For language learning, have you ever tried duolingo? I find it works best when paired with a traditional book on grammar, which should be available at your library.
posted by missmobtown at 8:45 AM on September 6, 2017

I'm going to attempt canning this fall. Sauces, salsa, jams, etc.

posted by TomFoolery at 9:11 AM on September 6, 2017

Do you have old family photos? Scan them and make cds for the family as your holiday gift, or just do it for you.
Got any albums or cds that need to be ripped to .mp3?
Go check out every local library; collections vary and you may find some cool stuff. University libraries can be interesting.
What courses are available at your adult ed. program? You can learn to make specific dishes, or learn photoshop, whatever.
I recently started baking muffins to address some specific nutritional needs and have an easy breakfast, so now I make pumpkin apricot walnut bran muffins, and I don't even need to look at the recipe anymore. I change it up occasionally with different ingredients.
Making bread is satisfying and your house will smell amazing. Start with white bread, and branch out to cinammon bread, whole wheat bread, etc.
Learn to knit mittens and socks.
posted by theora55 at 10:23 AM on September 6, 2017

I do this. I basically live on hamburgers, steaks, and eggs (fried and hard-boiled). I quick & dirty cook whichever one I want in a cast iron pan and then put it on a bed of either arugula or spiralized zucchini. Everything else is just a bonus. But this is what I live on for the most part, and its a pretty quick painless process.

I get my (grass-fed) meat online at US Wellness, and keep it all frozen, and just pull out what I want a day before I want to make it.

Also, once a month or so I will make a big batch of bone broth in my Instant Pot and freeze it into ice cubes, and which I'll often heat up quickly in a little pan and stir in an egg for egg drop soup (takes about 2 minutes!) or use it to make Congee (on the Primal side of things), which I make in my Instant Pot (rice, chicken, broth). If I could get my act together more, I would cook once every two weeks and make big batches of things in my Instant Pot and freeze it, but I have yet to manage that.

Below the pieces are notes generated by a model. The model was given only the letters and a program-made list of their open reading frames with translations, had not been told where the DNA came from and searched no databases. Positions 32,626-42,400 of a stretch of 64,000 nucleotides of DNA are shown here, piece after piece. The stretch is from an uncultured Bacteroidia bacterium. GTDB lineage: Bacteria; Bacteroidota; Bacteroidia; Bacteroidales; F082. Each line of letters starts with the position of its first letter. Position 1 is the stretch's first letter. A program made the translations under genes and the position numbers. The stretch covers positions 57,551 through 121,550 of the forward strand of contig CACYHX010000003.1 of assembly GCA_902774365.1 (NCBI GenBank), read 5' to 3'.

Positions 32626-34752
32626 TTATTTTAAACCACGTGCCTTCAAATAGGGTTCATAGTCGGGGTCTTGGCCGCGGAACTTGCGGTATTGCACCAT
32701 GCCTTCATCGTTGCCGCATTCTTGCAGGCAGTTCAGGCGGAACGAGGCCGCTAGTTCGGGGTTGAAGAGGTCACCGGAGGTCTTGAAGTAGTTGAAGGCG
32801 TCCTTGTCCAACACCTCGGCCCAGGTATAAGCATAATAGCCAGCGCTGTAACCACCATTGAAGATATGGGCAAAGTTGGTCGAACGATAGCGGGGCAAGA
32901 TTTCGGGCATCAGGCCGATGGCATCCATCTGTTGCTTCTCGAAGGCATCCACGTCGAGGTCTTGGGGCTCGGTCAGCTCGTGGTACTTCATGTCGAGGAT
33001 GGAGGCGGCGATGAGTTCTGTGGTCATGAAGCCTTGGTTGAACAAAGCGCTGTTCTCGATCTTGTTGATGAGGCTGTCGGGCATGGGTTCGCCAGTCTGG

posted by thegreatfleecircus at 1:40 PM on September 6, 2017

Crossword puzzles are fun.

You say you're a programmer. Arduino and Raspberry Pi are fun, can be useful, and don't have to be expensive. Blinky lights are fun; get some old CD or floppy drives and control them!
posted by at at 2:20 PM on September 6, 2017

If you live in the northern hemisphere, this is the perfect time to preserve tomatoes. Canned tomatoes, tomato sauce, tomato paste, oven-dried tomatoes are wonderful ways to keep the taste of summer going. So it tomato soup. They also freeze well.

Learn how to make really good soup from scratch. If desired, host a "soup exchange" with friends, so you can all trade soups and you don't get sick of eating the same thing over and over.

Teach yourself the basics of a foreign language.

Read the collected works of a favorite author.

Join or host a book group.

Declutter or reorganize your house.

Start that novel you've always wanted to write, or just write a poem a day.
posted by dancing_angel at 10:43 PM on September 6, 2017

A few others I thought of, after I posted:

Learn how to make sachets or scented pillows. They are wonderful gifts.

Learn how to make candy! Homemade sweets or barks are wonderful holiday gifts in a decorative tin.

Make your own cards, holiday or otherwise. There are lots of resources out there, including stamps, glitter, and stickers. Scrapbooking is another really nice hobby, if you enjoy creating tangible reminders of events.

Make your own scented lotions or bath oils. Or even make soap, although do be careful if you use lye.
posted by dancing_angel at 10:50 PM on September 6, 2017

Learning to juggle is apparently not as difficult as I had originally thought? At least if you just stick with three objects. There are YouTube videos to help learn the process (or your library) and you can get little beanbag juggling balls on Amazon for like $7.

Making bath bombs is also pretty easy. Silicone baking molds are cheap on eBay and all you really need beyond that is citric acid, baking soda, and an essential oil if you didn't want to get too fancy with it.

Food-wise, maybe making something you would usually buy? I knew someone once who made saltine crackers and marshmallows from scratch and I remember thinking that it never even occurred to me that one could just...make those things at home. But it can be done!
posted by helloimjennsco at 8:12 AM on September 7, 2017

Paper folding! Someone mentioned making platonic solids on the blue months ago, and since then I have been making shapes as stress relief.
posted by Literaryhero at 5:39 AM on September 8, 2017